Each of the cells comprises a movable mirror for reflecting the light beam, the movable mirror being displaceable depending on the image information to guide the light beam to the photosensitive medium.

By controlling the number of the cells arrayed in the auxiliary scanning direction for simultaneous activation, the amount of light of the light beams collected in the auxiliary scanning direction and guided to the photosensitive medium can be adjusted for each pixel in the main scanning direction.

The light collecting means may comprise a plurality of light collecting means arrayed in the auxiliary scanning direction for simultaneously producing images made up of a plurality of main scanning lines. Since the size of the light collecting means in the auxiliary scanning direction can be reduced, each of the light collecting means can be manufactured with ease.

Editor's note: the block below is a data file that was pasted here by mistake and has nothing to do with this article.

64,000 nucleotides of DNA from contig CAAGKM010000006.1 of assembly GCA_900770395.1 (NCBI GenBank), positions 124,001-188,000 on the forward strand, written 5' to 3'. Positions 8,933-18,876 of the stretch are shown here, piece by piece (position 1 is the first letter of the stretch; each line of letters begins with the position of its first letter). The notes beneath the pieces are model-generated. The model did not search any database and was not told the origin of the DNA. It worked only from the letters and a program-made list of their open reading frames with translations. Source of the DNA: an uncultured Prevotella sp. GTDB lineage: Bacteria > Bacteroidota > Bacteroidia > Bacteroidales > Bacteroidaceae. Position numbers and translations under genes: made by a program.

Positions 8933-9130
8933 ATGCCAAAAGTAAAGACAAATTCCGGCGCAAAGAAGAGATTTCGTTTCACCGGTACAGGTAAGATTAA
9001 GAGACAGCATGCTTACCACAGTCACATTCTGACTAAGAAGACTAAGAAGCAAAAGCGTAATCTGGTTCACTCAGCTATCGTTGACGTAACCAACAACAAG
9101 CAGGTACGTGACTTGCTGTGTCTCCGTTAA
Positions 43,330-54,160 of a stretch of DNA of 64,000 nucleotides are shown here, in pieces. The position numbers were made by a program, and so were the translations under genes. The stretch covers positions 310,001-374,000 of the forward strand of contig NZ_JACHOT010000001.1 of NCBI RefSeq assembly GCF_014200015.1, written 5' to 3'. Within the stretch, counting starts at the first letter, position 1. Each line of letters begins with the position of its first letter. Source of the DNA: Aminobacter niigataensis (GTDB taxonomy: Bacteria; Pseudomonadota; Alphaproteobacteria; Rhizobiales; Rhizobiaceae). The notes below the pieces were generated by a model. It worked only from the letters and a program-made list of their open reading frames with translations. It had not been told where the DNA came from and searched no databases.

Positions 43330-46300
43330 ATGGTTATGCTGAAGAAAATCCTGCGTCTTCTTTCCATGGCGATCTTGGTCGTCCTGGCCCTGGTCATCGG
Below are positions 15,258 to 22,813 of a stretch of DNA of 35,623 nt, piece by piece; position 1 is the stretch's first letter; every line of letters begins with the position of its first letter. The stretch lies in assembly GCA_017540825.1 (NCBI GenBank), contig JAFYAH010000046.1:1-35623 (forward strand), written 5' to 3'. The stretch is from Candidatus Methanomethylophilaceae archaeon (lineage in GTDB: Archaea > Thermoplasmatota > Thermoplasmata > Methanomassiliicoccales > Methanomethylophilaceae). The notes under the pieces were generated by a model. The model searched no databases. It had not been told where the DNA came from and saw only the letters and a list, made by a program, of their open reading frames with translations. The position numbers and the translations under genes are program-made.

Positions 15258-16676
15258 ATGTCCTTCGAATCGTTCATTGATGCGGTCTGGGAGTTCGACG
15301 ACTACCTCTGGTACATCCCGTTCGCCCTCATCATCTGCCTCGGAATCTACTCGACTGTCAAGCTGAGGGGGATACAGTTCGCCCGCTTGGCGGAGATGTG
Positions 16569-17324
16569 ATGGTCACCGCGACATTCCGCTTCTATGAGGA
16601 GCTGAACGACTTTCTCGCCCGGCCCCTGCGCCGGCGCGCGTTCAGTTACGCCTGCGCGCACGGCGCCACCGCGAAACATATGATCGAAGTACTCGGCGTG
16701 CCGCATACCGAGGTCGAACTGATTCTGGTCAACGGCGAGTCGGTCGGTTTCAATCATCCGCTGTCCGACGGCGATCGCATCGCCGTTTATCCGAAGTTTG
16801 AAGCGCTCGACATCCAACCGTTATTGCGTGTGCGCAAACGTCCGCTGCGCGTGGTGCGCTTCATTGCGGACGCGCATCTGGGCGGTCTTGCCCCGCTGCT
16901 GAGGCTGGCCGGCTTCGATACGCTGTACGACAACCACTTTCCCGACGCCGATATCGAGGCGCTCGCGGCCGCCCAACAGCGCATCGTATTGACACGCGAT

If the photosensitive medium is made of a photosensitive material of high intensity reciprocity law failure, then the photosensitive medium can be fed at an increased speed in the auxiliary scanning direction to allow an image to be recorded thereon at an increased speed.

The above and other objects, features, and advantages of the present invention will become more apparent from the following description when taken in conjunction with the accompanying drawings in which preferred embodiments of the present invention are shown by way of illustrative example.

BRIEF DESCRIPTION OF THE DRAWINGS

FIG. 1 is a perspective view of an image recording apparatus according to an embodiment of the present invention;